The Rev. Bert Benz, pastor of Faith Baptist Church in Hampstead, is looking death in the eye and laughing at it.
"You've heard of fried and refried beans?," Mr. Benz asked after a week's worth of radiation and chemotherapy treatments. "Well, I'm fried and refried Benz."
The 47-year-old pastor spoke by telephone from his hospital room at the Markey Cancer Center in Lexington, Ky., where he is receiving a bone marrow transplant from his 12-year-old daughter. It is his only chance for surviving leukemia, his doctors say. And it's a risky chance at best because his daughter's marrow is not a perfect match.
Early yesterday, doctors in Lexington surgically removed about a quart of bone marrow from 12-year-old Lauren Benz and began processing it for intravenous feeding to her father.
Mr. Benz, who preached his last sermon for a while at Faith Baptist two weeks ago, had to wait until about 8 p.m. to begin receiving the marrow. And he'll have to wait another two weeks until he knows whether the transplant will save him.
The minister, whose voice is raspy because of his treatments, remained in good spirits yesterday, joking with reporters who called him and family members who gathered at his bedside.
Lauren, who was sore and dehydrated after her surgery, could say only that she hoped it works.
Mr. Benz learned after a routine physical last August that he has myelogenic leukemia. Doctors gave him two to four years to live. The transplant gives him a 40 percent chance of being cured.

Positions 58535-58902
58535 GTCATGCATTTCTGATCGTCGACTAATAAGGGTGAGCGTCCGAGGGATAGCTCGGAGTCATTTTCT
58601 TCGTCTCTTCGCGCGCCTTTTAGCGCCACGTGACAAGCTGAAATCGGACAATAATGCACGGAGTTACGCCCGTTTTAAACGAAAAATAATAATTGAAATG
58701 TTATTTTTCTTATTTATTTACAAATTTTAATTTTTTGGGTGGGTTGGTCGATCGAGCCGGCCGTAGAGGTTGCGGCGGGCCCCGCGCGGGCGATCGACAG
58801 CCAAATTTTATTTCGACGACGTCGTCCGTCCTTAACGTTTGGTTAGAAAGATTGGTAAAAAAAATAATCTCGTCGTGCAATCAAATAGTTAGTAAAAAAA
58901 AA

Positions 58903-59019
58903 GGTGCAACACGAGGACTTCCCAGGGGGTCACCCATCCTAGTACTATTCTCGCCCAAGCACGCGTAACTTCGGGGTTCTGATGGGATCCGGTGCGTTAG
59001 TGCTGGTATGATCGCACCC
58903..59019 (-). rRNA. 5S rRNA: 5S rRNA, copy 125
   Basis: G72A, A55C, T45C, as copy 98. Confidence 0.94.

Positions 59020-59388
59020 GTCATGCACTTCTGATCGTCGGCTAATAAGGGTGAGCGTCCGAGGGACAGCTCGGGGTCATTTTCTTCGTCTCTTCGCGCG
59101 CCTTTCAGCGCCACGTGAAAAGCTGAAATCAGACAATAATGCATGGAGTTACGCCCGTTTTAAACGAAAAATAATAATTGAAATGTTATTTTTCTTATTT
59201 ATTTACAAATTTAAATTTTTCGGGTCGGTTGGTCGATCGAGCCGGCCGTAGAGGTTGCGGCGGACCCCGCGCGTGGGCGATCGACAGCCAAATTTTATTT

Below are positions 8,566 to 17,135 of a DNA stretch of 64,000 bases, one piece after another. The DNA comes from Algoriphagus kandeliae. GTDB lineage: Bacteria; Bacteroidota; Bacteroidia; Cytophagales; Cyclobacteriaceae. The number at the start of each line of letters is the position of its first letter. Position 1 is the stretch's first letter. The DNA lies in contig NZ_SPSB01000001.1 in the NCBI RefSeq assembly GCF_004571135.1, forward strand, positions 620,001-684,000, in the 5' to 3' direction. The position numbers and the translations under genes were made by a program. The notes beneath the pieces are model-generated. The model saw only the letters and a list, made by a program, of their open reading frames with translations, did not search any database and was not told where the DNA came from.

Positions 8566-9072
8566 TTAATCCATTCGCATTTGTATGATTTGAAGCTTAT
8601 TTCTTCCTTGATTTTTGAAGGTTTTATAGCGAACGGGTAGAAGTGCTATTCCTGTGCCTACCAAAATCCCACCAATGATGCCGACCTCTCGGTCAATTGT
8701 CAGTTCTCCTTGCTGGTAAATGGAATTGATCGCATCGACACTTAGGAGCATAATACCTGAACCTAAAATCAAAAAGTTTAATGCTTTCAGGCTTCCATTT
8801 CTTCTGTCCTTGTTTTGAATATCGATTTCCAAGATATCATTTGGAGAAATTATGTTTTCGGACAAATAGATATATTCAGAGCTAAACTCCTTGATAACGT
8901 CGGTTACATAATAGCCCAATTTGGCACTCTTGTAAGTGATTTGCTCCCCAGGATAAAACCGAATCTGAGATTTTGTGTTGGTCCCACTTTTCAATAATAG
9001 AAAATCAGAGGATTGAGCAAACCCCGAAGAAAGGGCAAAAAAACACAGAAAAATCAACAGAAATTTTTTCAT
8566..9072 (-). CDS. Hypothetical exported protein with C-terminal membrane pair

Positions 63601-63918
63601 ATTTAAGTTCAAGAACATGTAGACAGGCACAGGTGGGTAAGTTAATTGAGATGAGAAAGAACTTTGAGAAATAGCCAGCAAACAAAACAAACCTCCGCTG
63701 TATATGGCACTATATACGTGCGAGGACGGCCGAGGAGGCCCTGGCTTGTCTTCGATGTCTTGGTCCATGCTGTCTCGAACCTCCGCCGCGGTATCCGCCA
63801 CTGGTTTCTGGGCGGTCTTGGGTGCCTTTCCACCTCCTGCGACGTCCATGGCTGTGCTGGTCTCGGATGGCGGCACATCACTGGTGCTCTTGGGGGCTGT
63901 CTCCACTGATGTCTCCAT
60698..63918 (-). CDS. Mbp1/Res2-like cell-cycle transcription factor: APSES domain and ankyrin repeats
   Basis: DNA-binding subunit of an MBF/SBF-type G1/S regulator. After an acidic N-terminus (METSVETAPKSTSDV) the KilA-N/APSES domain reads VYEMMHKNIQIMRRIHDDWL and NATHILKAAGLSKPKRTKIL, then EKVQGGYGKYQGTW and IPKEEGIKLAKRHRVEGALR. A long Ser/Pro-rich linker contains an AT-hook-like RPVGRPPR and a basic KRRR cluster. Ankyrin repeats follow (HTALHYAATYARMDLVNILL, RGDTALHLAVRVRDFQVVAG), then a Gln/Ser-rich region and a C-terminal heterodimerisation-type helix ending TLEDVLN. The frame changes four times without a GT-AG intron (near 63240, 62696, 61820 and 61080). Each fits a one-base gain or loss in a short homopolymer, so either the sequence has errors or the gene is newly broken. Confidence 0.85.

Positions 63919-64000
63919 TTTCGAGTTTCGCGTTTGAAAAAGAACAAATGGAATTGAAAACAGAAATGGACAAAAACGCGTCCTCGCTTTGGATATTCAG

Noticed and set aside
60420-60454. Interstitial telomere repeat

But the process itself is risky, as doctors had to destroy all his marrow before the procedure. Now, he is vulnerable to infection and has no marrow of his own, should his body reject the transplant.
During the procedure last night, his family gathered in a nearby room to celebrate with refreshments and balloons.
Back home, his congregation and other supporters signed up for 15-minute intervals of a 24-hour prayer vigil that was supposed to start at midnight last night.
Mr. Benz, who is well-known in Carroll County because of his community activism, has received an outpouring of support from the 102 members of his congregation, other county residents and even strangers who have seen him on national news.
His wife, Linda, has worried that the attention will wear him down, but Mr. Benz says it's therapeutic.
"I just am bewildered by it," he said yesterday. "There are a lot of sick people in the world. Why should I get so much attention?"
The Rev. Rudy Tidwell, who took over the congregation in his friend's absence, said he believed that people are watching the minister to see whether Christianity works.
"Here is a man who for 25 years has been a pastor and has preached to others that no matter how difficult a situation you face, your Christian faith will see you through," Mr. Tidwell said. "And I believe people are wondering, is he going to practice it? Bert at this point is looking death in the face, and he's laughing.